Full Content is available to subscribers

Subscribe/Learn More  >

Tilting Pad Journal Bearings: A Discussion on Stability Calculation, Frequency Dependence, and Pad and Pivot Flexibility

[+] Author Affiliations
Jason C. Wilkes

Southwest Research Institute, San Antonio, TX

Dara W. Childs

Texas A&M University, College Station, TX

Paper No. GT2012-69809, pp. 991-1006; 16 pages
  • ASME Turbo Expo 2012: Turbine Technical Conference and Exposition
  • Volume 7: Structures and Dynamics, Parts A and B
  • Copenhagen, Denmark, June 11–15, 2012
  • Conference Sponsors: International Gas Turbine Institute
  • ISBN: 978-0-7918-4473-1
  • Copyright © 2012 by ASME


For several years, researchers have presented predictions showing that using a full tilting-pad journal bearing (TPJB) model (retaining all of the pad degrees of freedom) is necessary to accurately perform stability calculations for a shaft operating on TPJBs. This paper will discuss this issue, discuss the importance of pad and pivot flexibility in predicting impedance coefficients for the tilting-pad journal bearing, present measured changes in bearing clearance with operating temperature, and summarize the differences between measured and predicted frequency dependence of dynamic impedance coefficients.

The current work presents recent test data for a 100 mm (4 in) five-pad TPJB tested in load on pad (LOP) configuration. Measured results include bearing clearance as a function of operating temperature, pad clearance and radial displacement of the loaded pad (the pad having the static load vector directed through its pivot), and frequency dependent stiffness and damping. Measured hot bearing clearances are approximately 30% smaller than measured cold bearing clearances and are inversely proportional to pad surface temperature; predicting bearing impedances with a rigid pad and pivot model using these reduced clearances results in overpredicted stiffness and damping coefficients that are several times larger than previous comparisons.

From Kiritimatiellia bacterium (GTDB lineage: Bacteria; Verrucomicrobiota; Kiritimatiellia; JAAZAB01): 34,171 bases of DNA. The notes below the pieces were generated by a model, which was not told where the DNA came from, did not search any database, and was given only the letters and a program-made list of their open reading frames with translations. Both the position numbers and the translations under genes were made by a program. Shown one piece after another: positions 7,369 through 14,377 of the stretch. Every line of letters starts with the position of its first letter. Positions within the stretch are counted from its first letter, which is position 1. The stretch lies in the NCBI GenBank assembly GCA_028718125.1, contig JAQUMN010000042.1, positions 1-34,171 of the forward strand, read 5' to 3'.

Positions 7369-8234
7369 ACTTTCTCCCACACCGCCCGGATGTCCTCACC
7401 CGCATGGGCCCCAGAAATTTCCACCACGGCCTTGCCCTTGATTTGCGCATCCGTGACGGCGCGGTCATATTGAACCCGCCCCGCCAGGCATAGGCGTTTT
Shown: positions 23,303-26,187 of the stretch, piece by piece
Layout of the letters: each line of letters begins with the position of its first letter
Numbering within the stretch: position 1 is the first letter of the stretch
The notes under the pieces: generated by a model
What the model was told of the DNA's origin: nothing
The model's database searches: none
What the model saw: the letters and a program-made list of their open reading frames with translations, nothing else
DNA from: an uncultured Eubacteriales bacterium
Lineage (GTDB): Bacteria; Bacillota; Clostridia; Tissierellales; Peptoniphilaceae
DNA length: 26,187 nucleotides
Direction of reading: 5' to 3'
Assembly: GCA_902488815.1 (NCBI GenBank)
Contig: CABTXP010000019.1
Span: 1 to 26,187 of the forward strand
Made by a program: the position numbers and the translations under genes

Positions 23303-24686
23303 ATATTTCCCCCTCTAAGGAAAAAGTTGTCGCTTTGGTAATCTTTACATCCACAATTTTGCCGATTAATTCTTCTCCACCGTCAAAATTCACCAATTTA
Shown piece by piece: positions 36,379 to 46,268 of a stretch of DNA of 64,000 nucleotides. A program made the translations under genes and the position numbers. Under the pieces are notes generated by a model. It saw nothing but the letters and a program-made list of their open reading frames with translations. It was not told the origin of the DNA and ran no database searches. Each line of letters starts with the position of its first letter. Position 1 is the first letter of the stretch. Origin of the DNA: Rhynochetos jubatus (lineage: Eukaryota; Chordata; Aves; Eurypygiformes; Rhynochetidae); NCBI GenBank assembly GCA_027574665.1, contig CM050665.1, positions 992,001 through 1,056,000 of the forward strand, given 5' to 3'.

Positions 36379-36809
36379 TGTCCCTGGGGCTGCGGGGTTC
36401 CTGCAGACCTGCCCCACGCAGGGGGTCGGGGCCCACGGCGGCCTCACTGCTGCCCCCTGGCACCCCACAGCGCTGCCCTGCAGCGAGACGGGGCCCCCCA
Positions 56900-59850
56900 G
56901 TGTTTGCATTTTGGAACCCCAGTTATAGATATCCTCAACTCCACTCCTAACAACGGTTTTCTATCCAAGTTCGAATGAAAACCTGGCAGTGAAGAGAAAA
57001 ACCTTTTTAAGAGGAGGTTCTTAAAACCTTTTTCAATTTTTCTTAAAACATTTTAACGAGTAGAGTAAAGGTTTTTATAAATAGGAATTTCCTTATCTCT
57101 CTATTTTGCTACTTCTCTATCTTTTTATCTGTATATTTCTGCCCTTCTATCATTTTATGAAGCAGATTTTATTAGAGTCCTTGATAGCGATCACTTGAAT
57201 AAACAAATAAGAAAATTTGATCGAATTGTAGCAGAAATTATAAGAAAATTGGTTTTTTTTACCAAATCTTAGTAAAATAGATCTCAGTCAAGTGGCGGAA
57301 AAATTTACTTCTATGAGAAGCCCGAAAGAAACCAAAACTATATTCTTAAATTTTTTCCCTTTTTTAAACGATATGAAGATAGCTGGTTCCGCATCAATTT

The effect of employing a full bearing model versus a reduced bearing model (where only journal degrees of freedom are retained) in a stability calculation for a realistic rotor-bearing system is assessed. For the bearing tested, the bearing coefficients reduced at the frequency of the unstable eigenvalue (subsynchronously reduced) predicted a destabilizing cross-coupled stiffness coefficient at the onset of instability within 1% of the full model, while synchronously reduced coefficients for the lightly loaded bearing required 25% more destabilizing cross-coupled stiffness than the full model to cause system instability.

The same stability calculation was performed using measured stiffness and damping coefficients at synchronous and subsynchronous frequencies. These predictions showed that both the synchronously measured stiffness and damping and predictions using the full bearing model were more conservative than the model using subsynchronously measured stiffness and damping, an outcome that is completely opposite from conclusions reached by comparing different prediction models. This contrasting outcome results from a predicted increase in damping with increasing excitation frequency at all speeds and loads; however, this increase in damping with increasing excitation frequency was only measured at the most heavily loaded conditions.

Copyright © 2012 by ASME



Interactive Graphics


Country-Specific Mortality and Growth Failure in Infancy and Yound Children and Association With Material Stature

Use interactive graphics and maps to view and sort country-specific infant and early dhildhood mortality and growth failure data and their association with maternal

Citing articles are presented as examples only. In non-demo SCM6 implementation, integration with CrossRef’s "Cited By" API will populate this tab (http://www.crossref.org/citedby.html).

Some tools below are only available to our subscribers or users with an online account.

Related Content

Customize your page view by dragging and repositioning the boxes below.

Related eBook Content
Topic Collections

Sorry! You do not have access to this content. For assistance or to subscribe, please contact us:

  • TELEPHONE: 1-800-843-2763 (Toll-free in the USA)
  • EMAIL: asmedigitalcollection@asme.org
Sign In